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Iraq WMD by Colin Powell

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Kay's Report Shows U.S. Was Right on Iraq

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Kay's unclassified statement to Congress on Iraq arms

By Colin L. Powell

Colin L. Powell is secretary of state. This is from The Washington Post.

October 8, 2003

The interim findings of David Kay and the Iraq Survey Group make two things abundantly clear: Saddam Hussein's Iraq was in material breach of its United Nations obligations before the Security Council passed Resolution 1441 last November, and Iraq went further into breach after the resolution was passed.

Kay's interim findings offer detailed evidence of Hussein's efforts to defy the international community to the last. The report describes a host of activities related to weapons of mass destruction that "should have been declared to the UN." It reaffirms that Iraq's forbidden programs spanned more than two decades, involving thousands of people and billions of dollars.

What the world knew last November about Iraq's weapons of mass destruction programs was enough to justify the threat of serious consequences under Resolution 1441. What we now know as a result of David Kay's efforts confirms that Hussein had every intention of continuing his work on banned weapons despite the UN inspectors, and that we and our coalition partners were right to eliminate the danger that his regime posed to the world.

Although Kay and his team have not yet discovered stocks of the weapons themselves, they will press on in the months ahead with their important and painstaking work. All indications are that they will uncover still more evidence of Hussein's dangerous designs.

Before the war, our intelligence had detected a calculated campaign to prevent any meaningful inspections. We knew that Iraqi officials, members of the ruling Baath Party and scientists had hidden prohibited items in their homes. Lo and behold, Kay and his team found strains of organisms concealed in a scientist's home, and they report that one of the strains could be used to produce biological agents.

Kay and his team also discovered documents and equipment in scientists' homes that would have been useful for resuming uranium enrichment efforts. Kay and his team have "discovered dozens of WMD-related program activities and significant amounts of equipment that Iraq concealed from the United Nations during the inspections that began in late 2002. The discovery ... has come about both through the admissions of Iraqi scientists and officials concerning information they deliberately withheld and through physical evidence of equipment and activities that the Iraq Survey Group has discovered that should have been declared to the UN."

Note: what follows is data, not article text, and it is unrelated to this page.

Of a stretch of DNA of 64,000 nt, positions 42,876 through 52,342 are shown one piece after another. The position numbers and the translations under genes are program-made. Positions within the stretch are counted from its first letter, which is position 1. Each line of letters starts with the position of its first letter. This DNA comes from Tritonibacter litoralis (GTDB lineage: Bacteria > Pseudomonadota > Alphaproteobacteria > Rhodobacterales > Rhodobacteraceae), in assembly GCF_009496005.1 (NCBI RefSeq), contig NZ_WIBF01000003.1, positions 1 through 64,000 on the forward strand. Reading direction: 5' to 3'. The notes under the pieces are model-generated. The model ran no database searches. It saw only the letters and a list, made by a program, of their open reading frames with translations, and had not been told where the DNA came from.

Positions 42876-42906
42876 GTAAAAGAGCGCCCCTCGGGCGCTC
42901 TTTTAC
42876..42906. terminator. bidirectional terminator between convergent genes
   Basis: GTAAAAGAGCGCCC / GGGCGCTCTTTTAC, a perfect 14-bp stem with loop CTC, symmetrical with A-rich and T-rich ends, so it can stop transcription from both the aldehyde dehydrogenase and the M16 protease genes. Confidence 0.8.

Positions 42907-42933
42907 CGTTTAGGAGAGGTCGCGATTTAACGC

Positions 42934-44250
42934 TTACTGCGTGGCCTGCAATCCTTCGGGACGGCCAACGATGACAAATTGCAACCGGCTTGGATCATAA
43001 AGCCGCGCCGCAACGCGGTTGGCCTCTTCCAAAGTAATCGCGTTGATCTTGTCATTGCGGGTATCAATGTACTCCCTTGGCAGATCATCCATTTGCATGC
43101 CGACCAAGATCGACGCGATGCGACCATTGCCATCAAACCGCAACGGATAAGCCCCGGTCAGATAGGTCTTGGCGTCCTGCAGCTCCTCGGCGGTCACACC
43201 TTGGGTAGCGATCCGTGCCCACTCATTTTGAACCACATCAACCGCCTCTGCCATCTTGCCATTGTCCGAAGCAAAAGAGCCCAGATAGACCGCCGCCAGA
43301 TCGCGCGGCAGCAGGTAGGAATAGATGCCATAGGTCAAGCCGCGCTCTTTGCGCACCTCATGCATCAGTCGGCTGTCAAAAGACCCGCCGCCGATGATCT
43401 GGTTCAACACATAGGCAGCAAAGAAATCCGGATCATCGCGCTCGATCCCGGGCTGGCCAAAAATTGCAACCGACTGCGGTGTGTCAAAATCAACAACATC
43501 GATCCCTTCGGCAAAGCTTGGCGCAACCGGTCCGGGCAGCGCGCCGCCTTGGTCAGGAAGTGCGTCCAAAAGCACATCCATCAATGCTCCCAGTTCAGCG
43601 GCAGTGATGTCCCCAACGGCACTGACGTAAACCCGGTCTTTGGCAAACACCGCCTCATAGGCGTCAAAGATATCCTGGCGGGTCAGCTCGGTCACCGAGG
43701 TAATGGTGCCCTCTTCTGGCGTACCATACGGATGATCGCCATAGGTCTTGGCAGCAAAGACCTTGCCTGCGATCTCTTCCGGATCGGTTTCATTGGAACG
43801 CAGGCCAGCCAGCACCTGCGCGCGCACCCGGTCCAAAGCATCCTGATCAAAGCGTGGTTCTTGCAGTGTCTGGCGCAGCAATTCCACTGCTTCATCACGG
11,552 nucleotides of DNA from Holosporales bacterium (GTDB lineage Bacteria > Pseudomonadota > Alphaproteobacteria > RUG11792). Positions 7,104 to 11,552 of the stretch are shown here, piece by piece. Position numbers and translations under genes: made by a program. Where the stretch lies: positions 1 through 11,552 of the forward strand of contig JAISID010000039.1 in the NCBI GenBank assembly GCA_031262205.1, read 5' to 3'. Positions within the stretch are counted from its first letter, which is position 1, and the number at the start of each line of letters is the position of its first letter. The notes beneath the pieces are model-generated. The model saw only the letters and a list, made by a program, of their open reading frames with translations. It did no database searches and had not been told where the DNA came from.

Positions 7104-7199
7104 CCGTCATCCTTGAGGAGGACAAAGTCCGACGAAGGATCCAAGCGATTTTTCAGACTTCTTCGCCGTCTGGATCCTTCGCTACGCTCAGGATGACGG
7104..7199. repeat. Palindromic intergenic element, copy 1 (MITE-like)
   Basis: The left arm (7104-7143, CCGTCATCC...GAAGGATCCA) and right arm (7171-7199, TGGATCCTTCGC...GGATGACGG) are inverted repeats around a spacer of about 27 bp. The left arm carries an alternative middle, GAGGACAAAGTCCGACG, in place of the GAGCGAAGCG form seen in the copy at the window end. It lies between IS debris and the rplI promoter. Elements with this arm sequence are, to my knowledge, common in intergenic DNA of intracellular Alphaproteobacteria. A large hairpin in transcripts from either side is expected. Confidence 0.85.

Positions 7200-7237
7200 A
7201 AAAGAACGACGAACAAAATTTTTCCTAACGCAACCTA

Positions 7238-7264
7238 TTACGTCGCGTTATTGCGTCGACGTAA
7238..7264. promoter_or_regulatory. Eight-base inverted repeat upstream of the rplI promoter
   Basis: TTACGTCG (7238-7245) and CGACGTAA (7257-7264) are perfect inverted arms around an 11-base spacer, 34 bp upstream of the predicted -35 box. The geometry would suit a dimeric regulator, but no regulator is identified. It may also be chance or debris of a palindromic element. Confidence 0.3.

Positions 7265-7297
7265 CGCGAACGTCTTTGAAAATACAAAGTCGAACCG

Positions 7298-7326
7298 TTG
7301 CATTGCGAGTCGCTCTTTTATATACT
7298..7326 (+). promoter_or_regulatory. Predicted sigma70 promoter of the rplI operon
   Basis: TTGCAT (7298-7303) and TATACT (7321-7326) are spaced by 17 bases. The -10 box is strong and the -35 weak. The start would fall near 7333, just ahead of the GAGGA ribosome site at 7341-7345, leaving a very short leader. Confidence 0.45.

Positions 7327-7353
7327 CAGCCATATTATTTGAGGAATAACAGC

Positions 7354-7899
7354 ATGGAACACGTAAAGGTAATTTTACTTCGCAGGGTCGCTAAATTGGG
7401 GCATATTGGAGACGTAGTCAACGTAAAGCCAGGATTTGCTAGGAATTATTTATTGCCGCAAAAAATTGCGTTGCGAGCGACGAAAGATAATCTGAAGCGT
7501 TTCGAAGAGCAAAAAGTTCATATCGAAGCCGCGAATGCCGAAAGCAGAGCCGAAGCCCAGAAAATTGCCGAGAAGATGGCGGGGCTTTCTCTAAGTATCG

The Kay Report also addresses the issue of suspected mobile biological agent laboratories: "Investigation into the origin of and intended use for the two trailers found in northern Iraq in April has yielded a number of explanations, including hydrogen, missile propellant and BW [biological warfare] production, but technical limitations would prevent any of these processes from being ideally suited to these trailers. That said, nothing ... rules out their potential use in BW production."

Kay and his team have found this: "A clandestine network of laboratories and safe houses within the Iraqi Intelligence Service that contained equipment subject to UN monitoring and suitable for continuing CBW [chemical-biological weapons] research." They also discovered "a prison laboratory complex, possibly used in human testing of BW agents, that Iraqi officials working to prepare for UN inspections were explicitly ordered not to declare to the UN."

The Kay Report also confirmed our prewar intelligence that indicated Iraq was developing missiles with ranges up to 1,000 kilometers. Similarly, Kay substantiated our reports that Iraq had tested an unmanned aerial vehicle to 500 kilometers, in violation of UN resolutions.

What's more, he and his team found that elaborate efforts to shield illicit programs from inspection persisted even after the collapse of Hussein's regime. Key evidence was deliberately eliminated or dispersed during the postwar period. In a wide range of offices, laboratories and companies suspected of developing weapons of mass destruction, computer hard drives were destroyed, files were burned and equipment was cleansed of all traces of use.

One year ago, when President George W. Bush brought his concerns about Iraq to the United Nations, he made it plain that his principal concern in a post-Sept. 11 world was not just that a rogue regime such as Saddam Hussein's had WMD programs, but that such horrific weapons could find their way out of Iraq into the arms of terrorists who would have even fewer compunctions about using them against innocent people across the globe.

This was an evil regime, lethal to its own people, in deepening material breach of its Security Council obligations, and a threat to international peace and security. Hussein would have stopped at nothing until something stopped him. It's a good thing that we did.

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Well, so they found the leftovers of a former WMD program. Big deal. The most realistic assertion I've heard is that Saddam destroyed and abandoned his WMD program way before 9/11. That is what Iraqi scientists are saying. And they have no reason to lie because Saddam is no longer in power.

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